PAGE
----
From yesterday’s “Meet the Press” (which became so consumed with discussing the Imus story that they actually bumped a planned segment on the 2008 presidential race):
MS. GWEN IFILL: This has been an interesting week. The people who have spoken, people who have issued statements, the pop–the people who haven’t. There’s been radio silence from a lot of people who’ve done this program who could’ve spoken up and said, “I find this offensive” or “I didn’t know.” These people didn’t speak up.
Tim, we didn’t hear that much from you.
David, we didn’t hear from you.
She went on to say:
MS. IFILL: Newsweek, which put all of its journalists regularly on Imus and had no problem with that and was eerily quiet all week until after MSNBC pulled the plug, and then put out a statement saying, “Oh, we’re not going to put our journalists on Imus any more.” People did not cover themselves with glory in this. They waited until the heat was off and then said, “Ah, this is a terrible thing.”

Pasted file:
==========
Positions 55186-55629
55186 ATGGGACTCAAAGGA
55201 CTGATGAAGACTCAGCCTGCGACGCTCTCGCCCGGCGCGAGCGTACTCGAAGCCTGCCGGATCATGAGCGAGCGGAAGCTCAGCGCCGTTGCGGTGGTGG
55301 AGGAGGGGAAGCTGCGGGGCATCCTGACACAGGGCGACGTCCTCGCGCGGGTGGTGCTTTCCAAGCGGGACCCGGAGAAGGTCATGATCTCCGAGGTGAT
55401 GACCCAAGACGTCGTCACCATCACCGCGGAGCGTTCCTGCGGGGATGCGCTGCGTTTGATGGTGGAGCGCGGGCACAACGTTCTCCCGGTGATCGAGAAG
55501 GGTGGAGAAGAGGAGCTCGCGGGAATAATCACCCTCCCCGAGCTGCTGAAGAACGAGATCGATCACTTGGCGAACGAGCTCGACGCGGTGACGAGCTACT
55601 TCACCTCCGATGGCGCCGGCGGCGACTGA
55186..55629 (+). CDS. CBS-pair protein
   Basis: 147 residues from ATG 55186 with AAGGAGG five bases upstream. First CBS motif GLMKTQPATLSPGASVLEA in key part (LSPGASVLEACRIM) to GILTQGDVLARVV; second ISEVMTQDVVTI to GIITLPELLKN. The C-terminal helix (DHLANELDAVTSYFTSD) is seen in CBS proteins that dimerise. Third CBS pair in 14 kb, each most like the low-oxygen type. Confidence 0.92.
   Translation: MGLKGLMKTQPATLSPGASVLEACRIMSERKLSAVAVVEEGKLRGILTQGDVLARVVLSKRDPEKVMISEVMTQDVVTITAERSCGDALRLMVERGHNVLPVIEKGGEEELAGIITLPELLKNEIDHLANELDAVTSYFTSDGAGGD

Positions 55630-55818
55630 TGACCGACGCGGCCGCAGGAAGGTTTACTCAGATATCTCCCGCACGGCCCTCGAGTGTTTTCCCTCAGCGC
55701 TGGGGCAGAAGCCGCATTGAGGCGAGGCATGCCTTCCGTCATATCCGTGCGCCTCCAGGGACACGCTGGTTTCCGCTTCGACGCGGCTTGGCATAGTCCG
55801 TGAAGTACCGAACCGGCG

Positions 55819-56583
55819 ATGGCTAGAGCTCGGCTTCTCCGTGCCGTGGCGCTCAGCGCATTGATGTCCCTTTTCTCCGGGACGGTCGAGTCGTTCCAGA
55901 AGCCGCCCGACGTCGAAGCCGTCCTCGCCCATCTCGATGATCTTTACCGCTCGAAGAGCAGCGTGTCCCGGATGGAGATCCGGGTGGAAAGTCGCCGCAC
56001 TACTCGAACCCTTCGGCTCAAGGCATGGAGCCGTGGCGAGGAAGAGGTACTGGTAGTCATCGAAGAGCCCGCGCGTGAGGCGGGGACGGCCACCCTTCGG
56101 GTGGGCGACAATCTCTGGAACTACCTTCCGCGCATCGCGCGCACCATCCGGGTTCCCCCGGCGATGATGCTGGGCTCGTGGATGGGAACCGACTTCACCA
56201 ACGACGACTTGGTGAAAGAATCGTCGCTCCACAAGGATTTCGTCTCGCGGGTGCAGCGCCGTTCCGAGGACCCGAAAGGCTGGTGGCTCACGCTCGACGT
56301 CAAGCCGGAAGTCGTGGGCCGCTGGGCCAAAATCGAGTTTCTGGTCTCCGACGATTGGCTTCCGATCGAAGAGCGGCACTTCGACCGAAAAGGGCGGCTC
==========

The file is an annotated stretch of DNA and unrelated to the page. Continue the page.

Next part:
Ifill also turned the tables on Russert when he posed this question:
MR. RUSSERT: And if Don, Don Imus takes time off and comes back and says, you know, “I was an addict, and I embraced that and tried to educate people about that and educate people about Autism. I’m now going to dedicate my life to racial reconciliation and healing, and I’m going to talk about that on my new program”?
MR. ROBINSON: Well, people will decide whether they want to sponsor, you know, whether they want to put it on the air, and whether they…
MS. IFILL: Would you go back on his program if he did that?
MR. ROBINSON: …want to sponsor it, and whether they want to listen to it.
MR. RUSSERT: I, I–I’d, I’d certainly listen to it. Absolutely. I mean, if he is dedicating himself–if the, if the Rutgers women’s basketball team said they have forgiven him and they’re trying to seek reconciliation, and he dedicates himself to racial healing, that is, to me, is a very positive step.
MS. IFILL: We’ll see.